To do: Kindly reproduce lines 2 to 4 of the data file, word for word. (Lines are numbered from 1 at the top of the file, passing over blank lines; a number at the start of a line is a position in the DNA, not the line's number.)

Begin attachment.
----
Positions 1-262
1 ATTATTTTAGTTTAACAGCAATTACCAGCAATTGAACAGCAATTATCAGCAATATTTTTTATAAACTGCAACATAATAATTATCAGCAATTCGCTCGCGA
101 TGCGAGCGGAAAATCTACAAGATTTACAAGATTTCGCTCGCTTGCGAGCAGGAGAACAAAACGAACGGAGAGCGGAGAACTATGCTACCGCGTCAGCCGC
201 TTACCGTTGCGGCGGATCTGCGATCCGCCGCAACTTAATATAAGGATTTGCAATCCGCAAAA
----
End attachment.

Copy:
1 ATTATTTTAGTTTAACAGCAATTACCAGCAATTGAACAGCAATTATCAGCAATATTTTTTATAAACTGCAACATAATAATTATCAGCAATTCGCTCGCGA
101 TGCGAGCGGAAAATCTACAAGATTTACAAGATTTCGCTCGCTTGCGAGCAGGAGAACAAAACGAACGGAGAGCGGAGAACTATGCTACCGCGTCAGCCGC
201 TTACCGTTGCGGCGGATCTGCGATCCGCCGCAACTTAATATAAGGATTTGCAATCCGCAAAA